– The Office of the Attorney General
through its Bureau of Securities today signed
a final Consent Order that requires Citigroup
Global Markets Inc. to complete or confirm
its repurchase of auction-rate securities
(ARS) from New Jersey clients to settle allegations
that the firm’s securities dealers failed
to disclose risks of the ARS market.
Under this settlement, 2,873 individual investors
in New Jersey as defined in the Consent Order
are eligible to have $623.5 million in ARS
“Citigroup’s New Jersey investors
whose ARS investments were frozen during last
year’s meltdown will now have free access
to their funds, under terms of this settlement,”
Attorney General Anne Milgram said. “Our
Bureau of Securities worked with other state
regulators to protect investors and safeguard
Although marketed and sold to investors as
safe, liquid, and cash-like investments, ARSs
are actually long-term investments subject
to a complex auction process that failed in
early 2008, revealing illiquidity and lower
interest rates than investors were promised.
Bureau of Securities teamed up with other
state regulators in a task force that combined
and coordinated investigative resources,”
said David Szuchman, Consumer Affairs Director.
“New Jersey will continue to be a leader
in protecting its investors.”
the first failed ARS, the Bureau of Securities
has sought to secure much needed relief for
investors stuck with these unsuitable and
illiquid products,” said Marc B. Minor,
New Jersey Bureau of Securities chief. “I
am pleased that Citigroup has agreed to do
what’s right by offering to repurchase
clients’ positions, and I expect other
firms that sold these securities in New Jersey
to do the same.”
ARS settlements with other investment firms
are currently being negotiated, Minor noted.
The order also requires Citigroup to pay a
$3,300,932.67 civil penalty to New Jersey.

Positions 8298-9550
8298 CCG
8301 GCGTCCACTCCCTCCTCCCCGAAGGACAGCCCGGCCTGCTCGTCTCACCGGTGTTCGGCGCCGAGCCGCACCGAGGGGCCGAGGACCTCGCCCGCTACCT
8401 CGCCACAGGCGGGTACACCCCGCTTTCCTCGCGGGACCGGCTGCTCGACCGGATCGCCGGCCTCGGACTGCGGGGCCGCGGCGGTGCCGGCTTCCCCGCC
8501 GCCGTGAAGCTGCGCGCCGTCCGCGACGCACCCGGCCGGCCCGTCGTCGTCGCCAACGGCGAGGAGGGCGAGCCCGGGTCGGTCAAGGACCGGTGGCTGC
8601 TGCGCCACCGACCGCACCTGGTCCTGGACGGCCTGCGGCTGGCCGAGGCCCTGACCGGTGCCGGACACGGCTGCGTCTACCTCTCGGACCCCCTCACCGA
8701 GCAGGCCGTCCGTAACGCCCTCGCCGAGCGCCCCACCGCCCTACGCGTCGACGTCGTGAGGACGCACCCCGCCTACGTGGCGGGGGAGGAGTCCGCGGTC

This amount represents the state’s pro-rata
share of a settlement negotiated by a multi-state
task force of state regulators formed by the
North American Securities Administrators Association
the investigation, regulators discovered that
Citigroup’s securities dealers failed
to adequately inform customers and train employees
on the risks associated with buying auction-rate
The investigation into Citigroup’s role
in the marketing of auction rate securities
is part of a larger state-led effort to address
problems in connection with ARS investments.
Early in 2008, state offices began receiving
complaints from investors throughout the country.
As a result, in April, 12 states, including
New Jersey, formed a task force to investigate
whether the nation's prominent Wall Street
firms had systematically misled investors
when placing them in auction rate securities.
The Consent Order announced today sets forth
the allegations by the BOS and the terms that
were agreed to in principle in August, 2008.
BOS Investigating Attorney Peter C. Cole led
New Jersey’s efforts in securing this
settlement and protecting Garden State investors.
Bureau of Securities can be contacted toll-free
within New Jersey at 1-877-I-INVEST
(1-877-446-8378) or from outside New Jersey
at 973-504-3600. The Bureau's
web site is located at www.njsecurities.gov.